Tools + Supplies mesh produce bag (1 of 1)

Published on March 28th, 2011 | by Julie Finn

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Five Crafty Ways to Upcycle Mesh Produce Bags

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mesh produce bag, ready to be upcycledThere are two times each year (once when the local onions are at their peak (and therefore at their cheapest), and once when the non-local oranges are also in-season somewhere) when our family seems to have plastic mesh produce bags coming out of our ears. Unlike the paper or even the occasional plastic bags that end up with us that we easily re-use or recycle, these mesh produce bags seem to have no other destination but the trash.

If you do a little research, however, which I was eventually fed up enough to do, you will discover that plastic mesh produce bags are an excellent crafting material. They’re versatile, easy to craft with, and can be used for a variety of durable and useful projects. There are tons of projects around that use these bags, and tons more that I know you’ll invent for yourself, but here are five exceptionally good craft projects to get you started:

clown wig from a mesh produce bagMy little girl was desperate for one of those puffy polyester clown wigs before I made her this colorful yarn clown wig from a mesh produce bag. She was thrilled! With a latch hook and the right color of stash yarn, you can make a wig for your own little Rapunzels and Pippi Longstockings, and every other hairstyle in between.

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About the Author

I'm a writer, crafter, Zombie Preparedness Planner, and homeschooling momma of two kids who will hopefully someday transition into using their genius for good, not the evil machinations and mess-making in which they currently indulge. I'm interested in recycling and nature crafts, food security, STEM education, and the DIY lifestyle, however it's manifested--making myself some underwear out of T-shirts? Done it. Teaching myself guitar? Doing it right now. Visit my blog Craft Knife for a peek at our very weird handmade homeschool life; my etsy shop Pumpkin+Bear for a truly odd number of rainbow-themed beeswax pretties; and my for links to articles about poverty, educational politics, and this famous cat who lives in my neighborhood.



  • http://profiles.google.com/danjenwalz Jenny & Dan Walz

    And don’t forget – they work great for covering plants! I’ve been saving mine all winter to cover my row of strawberries and blueberry bushes this summer :)

  • http://profiles.google.com/danjenwalz Jenny & Dan Walz

    And don’t forget – they work great for covering plants! I’ve been saving mine all winter to cover my row of strawberries and blueberry bushes this summer :)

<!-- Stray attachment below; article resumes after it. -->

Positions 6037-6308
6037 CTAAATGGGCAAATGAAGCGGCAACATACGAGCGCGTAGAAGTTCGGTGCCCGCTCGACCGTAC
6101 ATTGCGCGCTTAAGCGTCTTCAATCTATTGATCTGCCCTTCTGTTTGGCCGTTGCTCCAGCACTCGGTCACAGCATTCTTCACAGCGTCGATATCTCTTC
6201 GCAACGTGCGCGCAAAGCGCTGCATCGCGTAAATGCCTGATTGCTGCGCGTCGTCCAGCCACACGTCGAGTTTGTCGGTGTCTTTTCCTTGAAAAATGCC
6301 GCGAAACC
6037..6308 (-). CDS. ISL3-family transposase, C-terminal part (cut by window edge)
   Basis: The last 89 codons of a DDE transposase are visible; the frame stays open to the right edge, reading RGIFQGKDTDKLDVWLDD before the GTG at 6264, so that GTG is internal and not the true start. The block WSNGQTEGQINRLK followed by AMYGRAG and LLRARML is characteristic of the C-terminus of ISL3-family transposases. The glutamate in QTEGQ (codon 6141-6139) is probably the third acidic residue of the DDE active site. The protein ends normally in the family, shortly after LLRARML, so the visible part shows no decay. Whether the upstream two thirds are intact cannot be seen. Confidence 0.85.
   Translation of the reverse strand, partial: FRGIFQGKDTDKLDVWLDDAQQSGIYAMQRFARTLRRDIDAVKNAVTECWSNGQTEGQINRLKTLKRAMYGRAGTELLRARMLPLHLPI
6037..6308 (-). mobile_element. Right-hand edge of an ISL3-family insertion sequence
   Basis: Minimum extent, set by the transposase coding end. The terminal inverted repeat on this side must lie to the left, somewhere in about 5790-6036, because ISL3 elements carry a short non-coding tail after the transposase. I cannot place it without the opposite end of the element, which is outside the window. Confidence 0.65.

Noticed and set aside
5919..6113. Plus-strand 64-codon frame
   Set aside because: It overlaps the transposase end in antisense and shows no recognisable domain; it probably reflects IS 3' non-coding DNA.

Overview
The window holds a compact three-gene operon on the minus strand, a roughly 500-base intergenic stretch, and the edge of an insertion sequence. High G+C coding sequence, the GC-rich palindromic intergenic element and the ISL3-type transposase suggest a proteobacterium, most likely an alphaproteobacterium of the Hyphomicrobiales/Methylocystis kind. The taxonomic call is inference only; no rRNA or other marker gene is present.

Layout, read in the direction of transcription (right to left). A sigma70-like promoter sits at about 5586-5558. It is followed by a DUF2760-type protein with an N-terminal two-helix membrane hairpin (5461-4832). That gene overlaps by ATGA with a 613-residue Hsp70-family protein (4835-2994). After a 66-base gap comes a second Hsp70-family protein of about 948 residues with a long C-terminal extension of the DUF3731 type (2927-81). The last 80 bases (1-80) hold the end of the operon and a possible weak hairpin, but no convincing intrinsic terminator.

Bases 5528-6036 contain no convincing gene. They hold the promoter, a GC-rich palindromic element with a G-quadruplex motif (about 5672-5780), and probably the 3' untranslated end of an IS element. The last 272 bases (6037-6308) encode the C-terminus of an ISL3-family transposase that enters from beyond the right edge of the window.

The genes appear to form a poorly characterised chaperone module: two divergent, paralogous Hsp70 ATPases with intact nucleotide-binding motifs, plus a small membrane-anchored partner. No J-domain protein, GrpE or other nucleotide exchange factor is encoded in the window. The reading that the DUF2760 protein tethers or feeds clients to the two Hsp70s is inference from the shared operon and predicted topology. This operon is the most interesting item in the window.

• http://profiles.google.com/danjenwalz Jenny & Dan Walz

    I also have request – I have a hobby of upcycling too, but sometimes you have to amass a quantity or stash the item for a while before the product you are upcycling becomes useful. I have several stashes thoughout my house – salad clamshells in the kitchen cabinet, a few empty clear squeeze bottles in the pantry for the next frequently used condiment (like Jelly)…. and then the miscelaneous pile of stuff including baskets, sturdy small boxes, and empty storage containers under my sofa table next to my craft room (I’ve been meaning to make a skirt for the table to hide the stuff) — and lets not forget about the garage!. I have friends who comment on my stash of stuff cluttering up my house all the time. Before you say “get new friends” , I’ll say they have a point. I get frusterated with the dust bunnies hiding in and around these things and I do have to put a price on my sanity. I don’t want to be a packrat in the meantime. Do you have any tips for stashing stuff? I may not be the “greenest” person around, but I do feel good when I can make something go a little further, or maintain or do away with extra purchases and “stuff”.

    One of my favorite “green” projects is the appliance box houses my kids have from our washer and dryer. We fold them up and slide them in along the side a deep closet (and behind our basement couch before we had the closet) and take them out for special times, like school breaks or meeting a goal, etc. – we’ve cut windows and a door in them, the kids color to their hearts content (which is like a archive of their coloring phases) because the boxes are now FIVE YEARS old! We recently added curtians to the windows too :)

    • http://www.facebook.com/people/Julie-Finn/740858676 Julie Finn

      Personally, if I’m going to keep something, it has to fit on a shelf or in a closet and look tidy–no floor storage allowed! Otherwise, I recycle it, donate it, or throw it away. I figure that I do a lot of good for the environment–I don’t have to do everything!

  • kathy s

    I made a wig with a doubled over mesh produce bag and wool scraps back in the ’80’s when I used to dress up as a clown-usually for our children on their sports day at school- the wool was shorter than yours but I think I used more it always stretched and sat on my head well and was a great option from synthetic as it allowed air to circulate- i still have it but it has a few holes in it now as our dog didn’t like it when he was a puppy and tried to “kill” it-I don’t dress up anymore but the grandkids will use it for their dress ups.

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  • http://www.cathythinkingoutloud.com Cathy C

    I love this idea to recycle and upcycle mesh produce bags, I shared this idea and image from Pinterest on my blog I included a link to your blog and credit that this is where I got the photo and idea. I hope this is ok. I also shared directly from you blog to google+
    http://cathythinkingoutloud

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